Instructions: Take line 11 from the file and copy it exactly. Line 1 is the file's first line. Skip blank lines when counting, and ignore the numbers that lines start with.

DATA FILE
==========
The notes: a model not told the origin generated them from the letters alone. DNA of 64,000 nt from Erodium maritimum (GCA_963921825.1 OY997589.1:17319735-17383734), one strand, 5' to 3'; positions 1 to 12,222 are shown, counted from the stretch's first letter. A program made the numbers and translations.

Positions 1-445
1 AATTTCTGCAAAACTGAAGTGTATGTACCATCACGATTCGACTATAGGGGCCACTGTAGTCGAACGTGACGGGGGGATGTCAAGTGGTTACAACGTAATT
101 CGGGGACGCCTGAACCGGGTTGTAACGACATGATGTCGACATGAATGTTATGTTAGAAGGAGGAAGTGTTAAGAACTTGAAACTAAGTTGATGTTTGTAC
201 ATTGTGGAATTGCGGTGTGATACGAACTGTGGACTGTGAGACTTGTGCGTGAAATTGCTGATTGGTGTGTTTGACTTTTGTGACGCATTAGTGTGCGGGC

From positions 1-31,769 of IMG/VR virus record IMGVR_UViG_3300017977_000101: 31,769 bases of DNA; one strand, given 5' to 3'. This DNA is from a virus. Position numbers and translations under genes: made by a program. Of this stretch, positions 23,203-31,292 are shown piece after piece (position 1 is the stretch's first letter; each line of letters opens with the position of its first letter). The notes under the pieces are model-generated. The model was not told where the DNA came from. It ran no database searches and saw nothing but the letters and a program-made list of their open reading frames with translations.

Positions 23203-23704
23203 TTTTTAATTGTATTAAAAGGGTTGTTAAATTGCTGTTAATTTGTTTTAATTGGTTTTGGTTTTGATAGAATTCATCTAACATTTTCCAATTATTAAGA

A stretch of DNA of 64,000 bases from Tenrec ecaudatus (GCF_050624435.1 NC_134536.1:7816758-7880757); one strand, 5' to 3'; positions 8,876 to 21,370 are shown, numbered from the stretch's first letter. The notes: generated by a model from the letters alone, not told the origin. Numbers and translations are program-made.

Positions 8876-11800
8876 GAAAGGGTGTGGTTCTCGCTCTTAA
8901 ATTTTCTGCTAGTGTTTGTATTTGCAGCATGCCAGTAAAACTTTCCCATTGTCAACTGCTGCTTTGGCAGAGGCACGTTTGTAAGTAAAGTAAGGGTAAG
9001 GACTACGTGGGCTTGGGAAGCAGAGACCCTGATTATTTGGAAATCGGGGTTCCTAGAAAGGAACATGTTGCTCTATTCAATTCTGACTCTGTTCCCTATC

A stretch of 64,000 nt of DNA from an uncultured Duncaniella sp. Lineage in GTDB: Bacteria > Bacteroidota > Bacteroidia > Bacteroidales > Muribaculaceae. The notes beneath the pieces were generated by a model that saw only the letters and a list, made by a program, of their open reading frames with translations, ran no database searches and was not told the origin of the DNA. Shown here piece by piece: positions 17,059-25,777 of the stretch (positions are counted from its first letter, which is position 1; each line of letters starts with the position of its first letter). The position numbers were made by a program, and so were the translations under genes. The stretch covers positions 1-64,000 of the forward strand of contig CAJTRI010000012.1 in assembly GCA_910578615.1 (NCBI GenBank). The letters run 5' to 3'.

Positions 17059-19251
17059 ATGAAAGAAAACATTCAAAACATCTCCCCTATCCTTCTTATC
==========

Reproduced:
8876 GAAAGGGTGTGGTTCTCGCTCTTAA